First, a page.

Advantages

Made-In-USA Rules and Regulations for Distributors

Regulations regarding Made-in-USA claims can get technical. Here are basics distributors should know.

“All or Virtually All”: Under the rules of the Federal Trade Commission (FTC), a product must be “all or virtually all” made in the U.S. to be called ‘Made in USA’ or otherwise represented as being of domestic origin. “All or virtually all” means that all significant parts and processing that go into the product must be from the U.S. A product should have no – or negligible – foreign content.

The California Caveat: Until recently, California had a Made-in-USA standard that was even stricter than the federal government’s regulations. The Golden State required that 100% of a product must be made of U.S. content – no “virtually all” allowed. Last year, however, California changed the rule so that a Made-in-USA claim is valid if a product gets no more than 5% of its final wholesale value from abroad, or 10% if a manufacturer can show it can’t obtain the materials/parts in the U.S.

Qualified Claims: In addition to straight Made-in-USA claims, the FTC allows product purveyors to make qualified claims, which describe the extent, amount or type of a product’s domestic content or processing. When executed correctly, these claims clearly indicate the extent to which a product isn’t entirely of domestic origin. To use an FTC example, say an exercise treadmill is manufactured in the U.S. of mostly foreign parts. An appropriate qualified claim could be “Made in U.S. From Imported Parts” or “Assembled in USA.”

Textile Labeling: The Textile Fiber Products Identification Act and Wool Products Labeling Act allow a Made-in-USA label on most clothing and other textile or wool household products only if the final product is manufactured in the U.S. of fabric that is made in the U.S. This applies regardless of where materials earlier in the manufacturing process (such as yarn) came from. A textile or wool product partially manufactured in the U.S. and partially manufactured in another country must be labeled to show both foreign and domestic processing. Textile products that are imported must be labeled as required by U.S. Customs.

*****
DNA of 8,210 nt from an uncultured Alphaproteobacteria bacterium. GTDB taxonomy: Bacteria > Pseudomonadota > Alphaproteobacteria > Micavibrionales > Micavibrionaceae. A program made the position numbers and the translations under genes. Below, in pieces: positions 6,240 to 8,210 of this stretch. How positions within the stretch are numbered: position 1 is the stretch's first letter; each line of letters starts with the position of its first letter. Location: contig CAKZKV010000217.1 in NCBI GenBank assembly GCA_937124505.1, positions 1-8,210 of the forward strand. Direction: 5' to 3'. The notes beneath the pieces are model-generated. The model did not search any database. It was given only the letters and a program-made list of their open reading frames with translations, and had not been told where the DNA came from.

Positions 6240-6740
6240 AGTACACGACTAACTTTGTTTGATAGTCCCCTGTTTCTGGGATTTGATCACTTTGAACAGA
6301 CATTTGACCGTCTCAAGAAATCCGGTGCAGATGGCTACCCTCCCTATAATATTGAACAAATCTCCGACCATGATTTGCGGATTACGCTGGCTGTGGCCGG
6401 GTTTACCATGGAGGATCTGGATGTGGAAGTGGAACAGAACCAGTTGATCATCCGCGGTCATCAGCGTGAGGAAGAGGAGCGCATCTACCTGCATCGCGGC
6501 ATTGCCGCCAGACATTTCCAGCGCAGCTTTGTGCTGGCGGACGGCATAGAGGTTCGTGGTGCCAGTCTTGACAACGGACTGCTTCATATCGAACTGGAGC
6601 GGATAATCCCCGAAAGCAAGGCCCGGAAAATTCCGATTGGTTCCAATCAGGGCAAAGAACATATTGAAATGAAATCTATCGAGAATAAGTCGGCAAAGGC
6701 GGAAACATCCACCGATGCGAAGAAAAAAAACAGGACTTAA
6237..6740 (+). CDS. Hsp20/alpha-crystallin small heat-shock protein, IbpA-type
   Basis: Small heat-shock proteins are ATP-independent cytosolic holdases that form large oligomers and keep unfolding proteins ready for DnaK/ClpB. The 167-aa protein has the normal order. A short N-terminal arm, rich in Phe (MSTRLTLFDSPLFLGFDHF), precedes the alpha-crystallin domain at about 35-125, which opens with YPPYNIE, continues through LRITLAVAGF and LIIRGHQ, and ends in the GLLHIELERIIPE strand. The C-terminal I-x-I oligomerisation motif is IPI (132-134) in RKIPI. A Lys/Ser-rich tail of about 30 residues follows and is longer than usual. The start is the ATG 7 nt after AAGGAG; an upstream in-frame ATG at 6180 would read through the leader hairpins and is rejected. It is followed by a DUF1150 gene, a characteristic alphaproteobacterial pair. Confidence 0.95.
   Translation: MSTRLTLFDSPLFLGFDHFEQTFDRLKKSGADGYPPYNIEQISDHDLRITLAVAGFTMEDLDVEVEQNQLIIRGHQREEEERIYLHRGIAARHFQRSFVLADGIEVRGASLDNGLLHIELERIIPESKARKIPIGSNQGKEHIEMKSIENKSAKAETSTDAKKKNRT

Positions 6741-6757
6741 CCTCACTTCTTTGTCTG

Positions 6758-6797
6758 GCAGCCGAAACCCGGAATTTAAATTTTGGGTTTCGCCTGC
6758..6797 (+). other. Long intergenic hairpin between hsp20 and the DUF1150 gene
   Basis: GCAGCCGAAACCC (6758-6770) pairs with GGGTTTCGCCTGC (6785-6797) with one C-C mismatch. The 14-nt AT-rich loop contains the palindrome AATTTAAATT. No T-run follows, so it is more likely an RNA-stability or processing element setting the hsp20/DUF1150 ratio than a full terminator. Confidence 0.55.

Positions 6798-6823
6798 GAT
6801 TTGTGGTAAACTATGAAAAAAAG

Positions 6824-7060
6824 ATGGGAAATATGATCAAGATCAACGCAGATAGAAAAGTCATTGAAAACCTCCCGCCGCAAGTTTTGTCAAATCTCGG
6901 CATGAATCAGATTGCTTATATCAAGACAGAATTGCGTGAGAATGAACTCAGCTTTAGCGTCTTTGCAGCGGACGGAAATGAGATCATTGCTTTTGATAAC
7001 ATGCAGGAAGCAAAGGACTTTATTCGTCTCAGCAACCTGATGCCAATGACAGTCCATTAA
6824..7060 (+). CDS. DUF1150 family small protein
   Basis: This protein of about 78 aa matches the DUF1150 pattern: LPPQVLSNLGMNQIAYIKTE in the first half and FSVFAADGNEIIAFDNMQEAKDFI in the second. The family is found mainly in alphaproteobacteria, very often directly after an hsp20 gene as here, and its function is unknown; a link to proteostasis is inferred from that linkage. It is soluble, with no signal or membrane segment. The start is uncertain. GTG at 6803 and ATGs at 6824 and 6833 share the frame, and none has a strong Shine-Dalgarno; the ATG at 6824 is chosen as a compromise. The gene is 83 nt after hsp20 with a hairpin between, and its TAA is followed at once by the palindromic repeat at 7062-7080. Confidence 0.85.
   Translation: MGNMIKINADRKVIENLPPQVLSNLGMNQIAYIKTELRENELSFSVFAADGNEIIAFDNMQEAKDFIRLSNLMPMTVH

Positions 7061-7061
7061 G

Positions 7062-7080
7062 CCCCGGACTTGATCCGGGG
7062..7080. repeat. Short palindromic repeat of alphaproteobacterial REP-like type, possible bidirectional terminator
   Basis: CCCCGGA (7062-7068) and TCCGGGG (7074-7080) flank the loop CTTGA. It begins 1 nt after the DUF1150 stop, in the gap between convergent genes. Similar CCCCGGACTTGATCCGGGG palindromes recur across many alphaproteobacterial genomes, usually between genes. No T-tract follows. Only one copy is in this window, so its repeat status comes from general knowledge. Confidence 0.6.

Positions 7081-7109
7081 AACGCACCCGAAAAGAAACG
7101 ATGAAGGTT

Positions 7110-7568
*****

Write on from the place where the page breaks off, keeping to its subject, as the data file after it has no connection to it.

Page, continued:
Textile Advertising: Regarding textiles, the FTC requires companies to disclose country of origin information in mail order or online advertising, such as catalogs, including those disseminated on the internet. The FTC says that product descriptions in these ads must include a statement that the product was made in the USA, imported or both. For instance, companies can use “Made in USA and Imported” to indicate manufacture in the U.S. from imported materials, or part processing in the U.S. and part in a foreign country. Similarly but slightly different, “Made in USA or Imported” can reflect that some units of an item originate from a domestic source and others from a foreign source.

Guidance & Enforcement: While the FTC doesn’t pre-approve Made in USA assertions, it provides informal counseling to companies eager to ensure their claims are correct. The FTC also investigates credible complaints about potential improper claims of U.S. origin, providing guidance for remediation to those whose Made in USA representations are invalid and, where necessary, taking legal action against alleged perpetrators that fail to correct deceptive claims. “The bottom line is that our mission is to prevent consumer deception,” says Julia Solomon Ensor, staff attorney in the FTC’s Bureau of Consumer Protection Division of Enforcement. “You need to tell the truth and be able to prove it. We’re available to help companies who want to do that.”